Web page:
Where did you come from & is it coherent where you want to go?

ILLUSTRATION BY BRIAN STAUFFER

With great interest, I read the article UP IN ARMS — RIVAL U.S. Nations.  For many years I have tried to understand how social opinion and culture develop.  The CNN/Fox news cycle does a great job expressing views that may challenge our own.  It is easy to compare one’s personal perspectives against the media espoused values of CNN or Fox.  

That we have all developed within different historical contexts is obvious and potentially profound. In any case, we do not develop without background and context that supports the formation of our values and aspirations.  We are not fully defined by this history, but it contributes greatly to how we feel and how we process value issues.

My family history is Appalachian and I grew up in a Far West “nation”.  My college and graduate education and more than two decades of my work life was Left Coast. In relatively recent times, German and Swiss immigrants added context to my personal cultural history.  As with many Americans, it is a stew, but I believe it does have a specific taste.

Though I feel fully functional in the Left Coast nation, my comfort is in the Far West and I do share Appalachian national values.  Though the author Colin Woodward emphasizes his narrative is focused on the dominant culture and not the individual within the “rival nations”, he provides a context we may use as individuals to consider our personal philosophies and values.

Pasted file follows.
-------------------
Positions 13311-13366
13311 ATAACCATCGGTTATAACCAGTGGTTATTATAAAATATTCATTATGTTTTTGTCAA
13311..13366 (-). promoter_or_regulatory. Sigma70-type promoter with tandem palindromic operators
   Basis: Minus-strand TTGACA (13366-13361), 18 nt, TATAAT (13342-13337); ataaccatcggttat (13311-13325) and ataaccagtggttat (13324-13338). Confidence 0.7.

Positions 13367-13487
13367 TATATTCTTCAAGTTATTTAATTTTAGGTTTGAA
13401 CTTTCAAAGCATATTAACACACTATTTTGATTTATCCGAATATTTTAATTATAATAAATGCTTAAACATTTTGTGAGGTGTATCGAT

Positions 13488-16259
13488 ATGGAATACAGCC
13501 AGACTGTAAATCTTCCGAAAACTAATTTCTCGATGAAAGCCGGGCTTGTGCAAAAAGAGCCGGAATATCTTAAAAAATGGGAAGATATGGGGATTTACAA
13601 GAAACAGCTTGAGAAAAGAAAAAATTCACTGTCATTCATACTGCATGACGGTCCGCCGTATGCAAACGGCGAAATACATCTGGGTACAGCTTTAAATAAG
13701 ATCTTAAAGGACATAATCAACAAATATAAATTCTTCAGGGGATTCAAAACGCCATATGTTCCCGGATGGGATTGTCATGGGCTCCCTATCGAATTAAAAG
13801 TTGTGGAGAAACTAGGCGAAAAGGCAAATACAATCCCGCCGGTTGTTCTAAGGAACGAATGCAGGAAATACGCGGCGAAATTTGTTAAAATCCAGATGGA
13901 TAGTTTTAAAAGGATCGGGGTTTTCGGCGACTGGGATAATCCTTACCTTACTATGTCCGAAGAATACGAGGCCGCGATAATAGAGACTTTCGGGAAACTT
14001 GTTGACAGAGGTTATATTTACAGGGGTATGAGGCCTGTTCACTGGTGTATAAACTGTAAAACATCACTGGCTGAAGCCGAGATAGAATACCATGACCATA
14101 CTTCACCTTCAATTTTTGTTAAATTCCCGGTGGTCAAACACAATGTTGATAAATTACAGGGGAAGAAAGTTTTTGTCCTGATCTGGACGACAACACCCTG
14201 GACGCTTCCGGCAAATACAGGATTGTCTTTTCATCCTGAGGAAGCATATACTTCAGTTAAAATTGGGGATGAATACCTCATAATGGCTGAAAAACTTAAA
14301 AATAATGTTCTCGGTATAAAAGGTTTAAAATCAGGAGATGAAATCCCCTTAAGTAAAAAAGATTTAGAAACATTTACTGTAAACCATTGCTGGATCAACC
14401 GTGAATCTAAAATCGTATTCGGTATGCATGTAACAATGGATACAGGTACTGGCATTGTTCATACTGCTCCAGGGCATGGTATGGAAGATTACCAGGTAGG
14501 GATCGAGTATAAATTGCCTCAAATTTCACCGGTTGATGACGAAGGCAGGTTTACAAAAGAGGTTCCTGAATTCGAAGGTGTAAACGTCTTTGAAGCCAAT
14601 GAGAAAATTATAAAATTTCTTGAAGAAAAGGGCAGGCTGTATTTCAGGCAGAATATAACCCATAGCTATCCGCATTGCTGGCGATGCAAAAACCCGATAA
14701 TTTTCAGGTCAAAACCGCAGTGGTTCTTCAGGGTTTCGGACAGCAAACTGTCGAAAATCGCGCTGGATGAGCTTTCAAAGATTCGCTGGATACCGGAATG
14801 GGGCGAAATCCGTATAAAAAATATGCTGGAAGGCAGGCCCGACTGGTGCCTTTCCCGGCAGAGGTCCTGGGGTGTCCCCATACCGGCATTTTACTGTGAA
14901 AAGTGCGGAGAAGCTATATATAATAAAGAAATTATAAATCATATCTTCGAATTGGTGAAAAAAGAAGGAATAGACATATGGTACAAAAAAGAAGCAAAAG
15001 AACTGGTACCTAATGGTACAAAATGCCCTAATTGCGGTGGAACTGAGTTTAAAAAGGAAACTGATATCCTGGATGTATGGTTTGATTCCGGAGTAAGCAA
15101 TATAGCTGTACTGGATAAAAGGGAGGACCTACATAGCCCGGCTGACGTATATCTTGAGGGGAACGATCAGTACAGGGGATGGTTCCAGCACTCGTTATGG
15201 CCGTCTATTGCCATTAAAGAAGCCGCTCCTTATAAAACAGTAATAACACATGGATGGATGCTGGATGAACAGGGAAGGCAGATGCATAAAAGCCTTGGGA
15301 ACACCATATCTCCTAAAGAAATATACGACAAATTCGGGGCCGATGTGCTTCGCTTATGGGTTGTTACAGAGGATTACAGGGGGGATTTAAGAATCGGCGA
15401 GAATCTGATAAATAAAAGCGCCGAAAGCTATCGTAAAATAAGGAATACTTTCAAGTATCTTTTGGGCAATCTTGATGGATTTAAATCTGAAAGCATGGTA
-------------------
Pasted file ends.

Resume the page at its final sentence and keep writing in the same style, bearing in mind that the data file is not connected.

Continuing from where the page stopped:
If our interest is personal growth and understanding, we need to consider where we want to go and what we want to achieve.  Since the concept of “integrity” is defined by individual integration and coherence, we need to challenge where we want to go by considering from where we have come.  The question is does this value grounded opinion make sense in terms of our personal direction – or does our personal direction make sense in terms of our values?

The resolution of these questions should have a significant impact on our ability to act consistently and coherently.  These are basic matters for us to consider.  The personal choice is whether we wish to consider them.  If we do not, we may never understand.

 

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RIVAL U.S. Nations  

Copied from Tufts Magazine Homepage

Up in Arms

Last December, when Adam Lanza stormed into the Sandy Hook Elementary School in Newtown, Connecticut, with a rifle and killed twenty children and six adult staff members, the United States found itself immersed in debates about gun control. Another flash point occurred this July, when George Zimmerman, who saw himself as a guardian of his community, was exonerated in the killing of an unarmed black teenager, Trayvon Martin, in Florida. That time, talk turned to stand-your-ground laws and the proper use of deadly force. The gun debate was refreshed in September by the shooting deaths of twelve people at the Washington Navy Yard, apparently at the hands of an IT contractor who was mentally ill.

Such episodes remind Americans that our country as a whole is marked by staggering levels of deadly violence. Our death rate from assault is many times higher than that of highly urbanized countries like the Netherlands or Germany, sparsely populated nations with plenty of forests and game hunters like Canada, Sweden, Finland, or New Zealand, and large, populous ones like the United Kingdom, Germany, and Japan. State-sponsored violence, too—in the form of capital punishment—sets our country apart. Last year we executed more than ten times as many prisoners as other advanced industrialized nations combined—not surprising given that Japan is the only other such country that allows the practice. Our violent streak has become almost a part of our national identity.

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